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The BBC's Robert Pigott
"Exactly how big any epidemic will be is impossible to say"
 real 28k

Prof Stephen DeArmond
There is more we need to learn
 real 28k

BBC environment correspondent Margaret Gilmore
"Seven world experts published their findngs"
 real 28k

Tuesday, 21 December, 1999, 14:15 GMT
CJD epidemic fear

Meat Meat products should now be clear of the BSE agent


The UK could be hit by a "frightening" spread of new variant CJD, the fatal brain illness linked to mad cow disease, scientists have warned.

But they also say no firm predictions about how many people might die can be made for several years.

The Chief Medical Officer in England, Professor Liam Donaldson, said a major epidemic could not be ruled out.



We have to prepare for perhaps thousands ... of cases of vCJD coming down the line
Professor Hugh Pennington
"We are not going to know for several years whether the size of the epidemic will be a small one - in other words in the hundreds - or a very large one in the hundreds of thousands," he told BBC Radio.

He was reacting to the publication of scientific research that was "as close as you can get to proof" that BSE spread to humans through infected meat products.


The research, carried out by neurobiology experts in Scotland and the US, found that the infectious agents, or prions, that cause BSE and vCJD produced exactly the same disease characteristics in laboratory mice.

"If you add to that the epidemiological data from the UK showing a geographical and temporal link between BSE and vCJD, it becomes indisputable evidence," said Professor Stephen DeArmond, from the University of California, San Francisco, one of the researchers behind the study.

Dangerous tissues

About 50, mostly young, people have so far died of vCJD since its emergence in 1996. About 175,000 cattle have died from BSE.


Mouse The infectious agent is injected into the brains of mice
Efforts have been made to estimate the amount of infected meat which could have got through to consumers before steps were taken to eradicate the most dangerous tissues from the food chain.

One calculation has suggested that by the end of 1995, everyone in the UK would have eaten an average of 80 meals contaminated with the BSE agent.

If that is so, scientists want to know why more people have not yet fallen ill.

Professor DeArmond said there were a number of possible reasons:
  • Getting the disease by eating infected meat is a far less efficient means of transmission than inoculating the BSE prions directly into the brains of mice, which is how scientists study these diseases in the lab.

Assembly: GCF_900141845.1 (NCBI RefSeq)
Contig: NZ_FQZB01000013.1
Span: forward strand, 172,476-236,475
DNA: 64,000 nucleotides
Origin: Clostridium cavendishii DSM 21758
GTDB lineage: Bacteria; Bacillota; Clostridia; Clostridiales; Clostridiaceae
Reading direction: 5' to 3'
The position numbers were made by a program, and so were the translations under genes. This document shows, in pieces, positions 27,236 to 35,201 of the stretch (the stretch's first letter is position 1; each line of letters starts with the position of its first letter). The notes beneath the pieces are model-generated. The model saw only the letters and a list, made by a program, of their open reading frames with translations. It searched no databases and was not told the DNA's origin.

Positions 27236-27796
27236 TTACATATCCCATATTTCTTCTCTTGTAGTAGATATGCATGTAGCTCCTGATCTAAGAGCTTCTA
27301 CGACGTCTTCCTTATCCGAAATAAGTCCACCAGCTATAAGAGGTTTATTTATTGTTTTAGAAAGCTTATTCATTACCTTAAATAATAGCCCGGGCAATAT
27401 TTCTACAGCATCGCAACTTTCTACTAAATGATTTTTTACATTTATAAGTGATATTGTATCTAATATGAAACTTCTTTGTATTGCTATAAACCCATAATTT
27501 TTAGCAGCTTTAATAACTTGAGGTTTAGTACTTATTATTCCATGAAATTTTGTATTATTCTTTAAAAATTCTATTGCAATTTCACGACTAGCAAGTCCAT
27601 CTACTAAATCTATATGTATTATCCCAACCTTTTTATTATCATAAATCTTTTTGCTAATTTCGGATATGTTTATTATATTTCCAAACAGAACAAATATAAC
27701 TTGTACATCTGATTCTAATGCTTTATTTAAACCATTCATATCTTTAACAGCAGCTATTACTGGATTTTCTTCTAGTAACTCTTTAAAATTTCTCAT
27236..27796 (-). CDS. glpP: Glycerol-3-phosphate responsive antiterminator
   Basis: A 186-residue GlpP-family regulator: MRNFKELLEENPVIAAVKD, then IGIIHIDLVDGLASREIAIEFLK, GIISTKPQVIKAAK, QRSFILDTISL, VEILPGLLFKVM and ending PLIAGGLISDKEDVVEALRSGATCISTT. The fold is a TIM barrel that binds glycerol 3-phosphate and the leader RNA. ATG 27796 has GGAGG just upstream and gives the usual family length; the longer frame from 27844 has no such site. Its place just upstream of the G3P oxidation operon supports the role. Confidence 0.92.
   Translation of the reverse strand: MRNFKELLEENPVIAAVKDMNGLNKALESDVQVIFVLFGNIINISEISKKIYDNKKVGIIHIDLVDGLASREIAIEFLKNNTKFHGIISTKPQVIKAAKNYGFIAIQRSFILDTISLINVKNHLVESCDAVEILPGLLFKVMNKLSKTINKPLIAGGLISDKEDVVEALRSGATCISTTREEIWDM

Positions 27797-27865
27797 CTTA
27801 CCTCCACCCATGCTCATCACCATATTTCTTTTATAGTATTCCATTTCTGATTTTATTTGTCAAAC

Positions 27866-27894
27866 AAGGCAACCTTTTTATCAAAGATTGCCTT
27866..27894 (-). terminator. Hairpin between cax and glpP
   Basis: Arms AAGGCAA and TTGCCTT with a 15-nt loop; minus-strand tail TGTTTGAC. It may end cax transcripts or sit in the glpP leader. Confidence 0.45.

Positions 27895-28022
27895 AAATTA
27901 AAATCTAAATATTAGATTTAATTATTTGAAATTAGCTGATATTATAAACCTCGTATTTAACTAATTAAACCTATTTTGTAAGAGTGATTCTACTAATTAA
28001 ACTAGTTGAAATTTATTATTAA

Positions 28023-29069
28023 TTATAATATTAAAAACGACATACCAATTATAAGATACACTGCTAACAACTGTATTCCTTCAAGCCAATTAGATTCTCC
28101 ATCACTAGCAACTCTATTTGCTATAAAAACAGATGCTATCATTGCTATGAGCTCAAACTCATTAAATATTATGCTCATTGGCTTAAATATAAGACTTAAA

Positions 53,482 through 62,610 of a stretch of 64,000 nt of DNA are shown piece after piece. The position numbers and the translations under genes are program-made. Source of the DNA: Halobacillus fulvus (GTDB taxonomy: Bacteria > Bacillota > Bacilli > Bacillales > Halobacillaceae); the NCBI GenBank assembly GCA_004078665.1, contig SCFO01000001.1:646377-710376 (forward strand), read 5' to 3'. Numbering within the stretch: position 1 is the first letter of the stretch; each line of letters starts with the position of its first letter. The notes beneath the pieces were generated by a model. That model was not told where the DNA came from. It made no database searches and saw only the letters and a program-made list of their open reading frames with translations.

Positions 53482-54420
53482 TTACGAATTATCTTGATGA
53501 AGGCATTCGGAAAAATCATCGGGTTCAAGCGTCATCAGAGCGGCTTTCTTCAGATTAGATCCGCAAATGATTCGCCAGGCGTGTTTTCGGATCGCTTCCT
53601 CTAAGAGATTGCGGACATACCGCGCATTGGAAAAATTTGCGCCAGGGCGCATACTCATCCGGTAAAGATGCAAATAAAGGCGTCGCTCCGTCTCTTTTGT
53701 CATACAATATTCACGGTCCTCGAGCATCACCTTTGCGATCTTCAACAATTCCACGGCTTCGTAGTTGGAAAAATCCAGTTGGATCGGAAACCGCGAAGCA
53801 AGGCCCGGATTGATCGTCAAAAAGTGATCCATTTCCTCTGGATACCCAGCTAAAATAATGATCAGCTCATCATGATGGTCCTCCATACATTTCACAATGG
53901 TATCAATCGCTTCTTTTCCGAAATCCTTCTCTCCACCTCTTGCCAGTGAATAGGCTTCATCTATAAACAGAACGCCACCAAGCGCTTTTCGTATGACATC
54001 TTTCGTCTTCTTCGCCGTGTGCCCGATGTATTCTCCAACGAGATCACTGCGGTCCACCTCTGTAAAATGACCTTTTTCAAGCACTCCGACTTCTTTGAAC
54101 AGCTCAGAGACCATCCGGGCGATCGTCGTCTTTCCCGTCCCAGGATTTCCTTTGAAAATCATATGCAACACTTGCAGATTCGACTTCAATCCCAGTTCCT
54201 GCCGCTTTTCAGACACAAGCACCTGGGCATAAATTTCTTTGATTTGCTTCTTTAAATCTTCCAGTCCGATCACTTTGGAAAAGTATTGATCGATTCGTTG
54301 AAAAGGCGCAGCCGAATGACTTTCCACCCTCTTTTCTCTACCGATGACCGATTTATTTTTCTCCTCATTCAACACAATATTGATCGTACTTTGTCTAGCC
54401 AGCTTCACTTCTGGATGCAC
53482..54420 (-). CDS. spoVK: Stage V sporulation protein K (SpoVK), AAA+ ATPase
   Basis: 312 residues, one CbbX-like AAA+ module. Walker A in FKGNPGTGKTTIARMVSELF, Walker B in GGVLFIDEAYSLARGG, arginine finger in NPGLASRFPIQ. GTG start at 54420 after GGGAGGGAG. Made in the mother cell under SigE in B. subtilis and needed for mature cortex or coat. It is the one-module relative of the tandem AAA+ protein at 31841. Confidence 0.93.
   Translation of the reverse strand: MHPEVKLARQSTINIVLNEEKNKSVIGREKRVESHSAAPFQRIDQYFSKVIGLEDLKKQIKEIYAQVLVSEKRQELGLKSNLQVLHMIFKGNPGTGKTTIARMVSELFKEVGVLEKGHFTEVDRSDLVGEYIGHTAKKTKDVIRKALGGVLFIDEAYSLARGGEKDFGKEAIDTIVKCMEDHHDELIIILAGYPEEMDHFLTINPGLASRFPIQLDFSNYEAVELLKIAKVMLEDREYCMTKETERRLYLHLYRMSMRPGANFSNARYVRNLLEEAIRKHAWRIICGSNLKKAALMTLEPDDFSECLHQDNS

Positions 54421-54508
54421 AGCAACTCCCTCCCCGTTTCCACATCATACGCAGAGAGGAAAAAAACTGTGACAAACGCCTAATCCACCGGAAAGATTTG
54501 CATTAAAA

• Exposure may have been at a very low level - nobody really knows which particular meat products are responsible for any transmission.
  • A victim needs to be genetically-predisposed to the illness
"Epidemiologists argue that we may be just seeing the leading edge of the problem," said Professor DeArmond.

"Incubation times even among kuru [another prion disease] patients in Papua New Guinea, who got the disease through ritualistic cannibalism, could be from five years to 20 years."

But he emphasised that "we simply don't know" the real scale of the problem.

Genetic predisposition

However, Professor Hugh Pennington, who conducted the inquiry into E.coli deaths in Lanarkshire, said we must be prepared for the worst.


Professor Hugh Pennington Professor Hugh Pennington: Prepare for the worst
"We've been exposed to the BSE agent in the past and so, in a sense, we have to prepare for perhaps thousands, tens of thousands, hundreds of thousands, of cases of vCJD coming down the line."

Professor Peter Smith, who sits on the government's BSE advisory committee, said genetics would offer some protection, but not for everyone.

"All of the cases so far have been of a particular genetic type - unfortunately approximately 40% of the population of the UK are in that category," he said.

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See also:
20 Dec 99 |  Sci/Tech
CJD-BSE link 'indisputable'
21 Dec 99 |  Health
CJD: What is the risk?
08 Jul 99 |  BSE Inquiry
BSE inquiry: Special report
17 Dec 99 |  UK Politics
BSE cases 'could be tip of iceberg'
17 Dec 99 |  BSE Inquiry
Britain's bill for mad cow crisis
18 Jun 99 |  BSE Inquiry
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